The government announced it will be allocating RM150 million in federal funds to develop Tugu Park or Taman Tugu. Another RM500 million will be contributed by Khazanah Nasional Bhd, a government investment arm.
To carry out this project, the government handed over the tract of land that is Tugu Park, valued initially at RM1.2 billion — and now revised to RM2.1 billion.
First and foremost, let’s look at the logic against Tugu Park. First, it isn’t the right time because we are in dire straits. We are not, or at least those involved in this project are not.
Khazanah in its annual performance review for 2015 showed a profit before tax of RM1.18 billion. It has a net worth of RM109 billion. It’s a solid government-linked corporation.
As for the government, I understand that there is anger over multiple issues such as the removal of scholarships, cancellation of hospitals, shrinking the budget for education and even healthcare.
In fact, this was brought up in the public consultation session on Sept 9, 2016, and I’m sure will be brought up continuously by the public.
And personally, I am pissed at these as well. And I’m sure Khazanah is getting flak even though it pays taxes to the government from its various entities and even go further through its Hassanah Foundation.
But why would I blame the government investment arm which has allocated some RM96 million through its foundation to assist in education ventures such as Teach For Malaysia?
Plus, do we really want another privatised healthcare centre? Do you think Johoreans should go up to Kumpulan Perubatan Johor (KPJ) and tell them to give free healthcare at all their centres for their citizens?
The government and Khazanah are embarking on a plan to improve an area less than 15 minutes away from Parliament for public access from all areas with public transport links and even better facilities on top of bolstering a green lung in Kuala Lumpur.
I have concerns when it comes to the Malaysian mindset regarding maintenance. Through their presentation, the operations and maintenance allocation is RM8.15 million until 2026 — 15 per cent of the RM650 million.
I am unsure if this will be enough, even adding on the revenues generated from the park itself through its various soon-to-have facilities. While Khazanah assures that it will manage to issue out such funds, I wouldn’t think it fair for it to do so in perpetuity.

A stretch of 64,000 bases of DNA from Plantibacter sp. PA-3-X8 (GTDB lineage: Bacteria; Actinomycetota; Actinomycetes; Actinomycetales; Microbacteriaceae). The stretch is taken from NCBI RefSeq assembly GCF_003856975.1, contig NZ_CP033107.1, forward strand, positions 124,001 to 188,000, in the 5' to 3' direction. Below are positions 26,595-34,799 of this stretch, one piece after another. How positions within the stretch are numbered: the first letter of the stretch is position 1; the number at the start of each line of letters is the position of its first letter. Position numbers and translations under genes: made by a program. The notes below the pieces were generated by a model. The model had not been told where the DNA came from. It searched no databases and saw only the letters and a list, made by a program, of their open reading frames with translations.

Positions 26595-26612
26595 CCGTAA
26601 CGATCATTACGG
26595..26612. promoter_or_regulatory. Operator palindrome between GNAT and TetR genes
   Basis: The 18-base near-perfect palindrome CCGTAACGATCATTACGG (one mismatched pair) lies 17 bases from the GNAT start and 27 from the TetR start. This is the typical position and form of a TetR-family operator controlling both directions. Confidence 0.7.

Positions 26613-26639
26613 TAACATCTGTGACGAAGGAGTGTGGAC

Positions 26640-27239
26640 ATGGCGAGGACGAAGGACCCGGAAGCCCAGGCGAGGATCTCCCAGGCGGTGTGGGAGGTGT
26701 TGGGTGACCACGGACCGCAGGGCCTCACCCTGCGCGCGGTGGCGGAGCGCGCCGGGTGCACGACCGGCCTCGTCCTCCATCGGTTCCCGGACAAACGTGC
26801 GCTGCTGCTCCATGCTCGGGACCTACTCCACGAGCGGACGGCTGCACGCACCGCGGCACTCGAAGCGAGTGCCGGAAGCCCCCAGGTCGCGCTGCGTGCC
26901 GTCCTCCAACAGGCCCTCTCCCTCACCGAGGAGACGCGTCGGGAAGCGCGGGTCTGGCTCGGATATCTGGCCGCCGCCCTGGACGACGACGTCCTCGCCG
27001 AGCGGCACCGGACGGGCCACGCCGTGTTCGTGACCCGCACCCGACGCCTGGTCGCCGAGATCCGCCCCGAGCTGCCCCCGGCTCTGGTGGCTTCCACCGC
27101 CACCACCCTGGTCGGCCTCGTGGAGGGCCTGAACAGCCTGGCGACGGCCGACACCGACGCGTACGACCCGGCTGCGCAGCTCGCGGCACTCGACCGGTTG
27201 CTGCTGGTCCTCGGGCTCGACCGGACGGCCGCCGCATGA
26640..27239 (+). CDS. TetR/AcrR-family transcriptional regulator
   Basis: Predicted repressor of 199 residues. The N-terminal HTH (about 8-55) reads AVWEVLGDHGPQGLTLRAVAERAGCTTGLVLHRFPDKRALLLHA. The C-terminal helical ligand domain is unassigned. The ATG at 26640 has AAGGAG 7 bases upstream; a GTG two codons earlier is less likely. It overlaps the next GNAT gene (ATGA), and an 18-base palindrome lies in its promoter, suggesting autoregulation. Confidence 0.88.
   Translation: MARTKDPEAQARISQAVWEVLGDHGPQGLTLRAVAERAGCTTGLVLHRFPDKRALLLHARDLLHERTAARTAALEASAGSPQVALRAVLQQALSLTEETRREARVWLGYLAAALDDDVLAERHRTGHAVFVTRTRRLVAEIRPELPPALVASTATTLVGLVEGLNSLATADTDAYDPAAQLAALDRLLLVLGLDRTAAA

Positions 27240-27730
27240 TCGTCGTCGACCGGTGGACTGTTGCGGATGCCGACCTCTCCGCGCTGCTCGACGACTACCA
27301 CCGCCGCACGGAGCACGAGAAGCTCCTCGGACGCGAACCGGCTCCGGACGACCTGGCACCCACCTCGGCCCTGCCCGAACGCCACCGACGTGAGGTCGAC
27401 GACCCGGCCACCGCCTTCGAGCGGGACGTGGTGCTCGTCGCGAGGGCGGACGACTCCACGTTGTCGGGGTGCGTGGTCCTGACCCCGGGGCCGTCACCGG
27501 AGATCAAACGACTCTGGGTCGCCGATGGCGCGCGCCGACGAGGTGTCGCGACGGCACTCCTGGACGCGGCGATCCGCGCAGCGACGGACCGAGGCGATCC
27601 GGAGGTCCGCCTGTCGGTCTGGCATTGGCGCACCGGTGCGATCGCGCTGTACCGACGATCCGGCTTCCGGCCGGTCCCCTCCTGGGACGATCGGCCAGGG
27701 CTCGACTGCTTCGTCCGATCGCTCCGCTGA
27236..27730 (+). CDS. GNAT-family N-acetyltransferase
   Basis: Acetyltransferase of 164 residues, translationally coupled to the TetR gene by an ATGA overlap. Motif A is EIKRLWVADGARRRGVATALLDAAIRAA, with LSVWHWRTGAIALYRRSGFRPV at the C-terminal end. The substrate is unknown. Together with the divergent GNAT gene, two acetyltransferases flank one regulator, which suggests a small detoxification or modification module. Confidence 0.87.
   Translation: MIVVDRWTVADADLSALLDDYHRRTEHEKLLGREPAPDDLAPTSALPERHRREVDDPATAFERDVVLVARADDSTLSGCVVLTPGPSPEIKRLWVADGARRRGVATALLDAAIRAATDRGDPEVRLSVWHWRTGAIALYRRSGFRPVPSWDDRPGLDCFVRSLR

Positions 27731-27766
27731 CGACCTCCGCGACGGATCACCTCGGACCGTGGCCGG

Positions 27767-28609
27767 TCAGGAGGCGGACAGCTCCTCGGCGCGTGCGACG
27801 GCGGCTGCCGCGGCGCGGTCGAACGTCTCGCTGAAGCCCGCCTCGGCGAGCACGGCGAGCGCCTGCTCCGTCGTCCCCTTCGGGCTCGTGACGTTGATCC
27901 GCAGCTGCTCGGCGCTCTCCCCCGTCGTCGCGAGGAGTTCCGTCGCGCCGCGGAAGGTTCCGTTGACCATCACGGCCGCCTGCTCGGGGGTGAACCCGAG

However, my major concern regarding this park is Khazanah’s promise of public access — particularly when it is working with the Ministry of Federal Territories and even Kuala Lumpur City Hall (DBKL). Both of these have a history of treating public property as their own — just look at Dataran Merdeka and the Mayor constantly barring people from entering it.
Regarding this matter, Khazanah is looking at how it can be placed in a trust — meaning it won’t belong to DBKL, or the Federal Territory, or even Khazanah for that matter. It’s a good idea, similar to how foreign nations handle their parks, but it has never been done in Malaysia.
I’ll take Khazanah’s Tan Sri Azman Mokhtar’s word for it.
If Khazanah does manage to return the park to the public for total access through a public trust with proper trustees, then more power to them. It would also set precedence for us to even take back Dataran Merdeka.
Parks are not just recreational, they are also a refuge. New York’s Central Park historically became a camping ground for the homeless during times of recession. Hyde Park in London is a historical gathering point for protests and even has a speaker’s corner to allow everyone to exercise their freedom of speech.
In other words, should this be successful, it’ll be the first time Malaysians were given back their public space to practise their constitutional freedom of speech.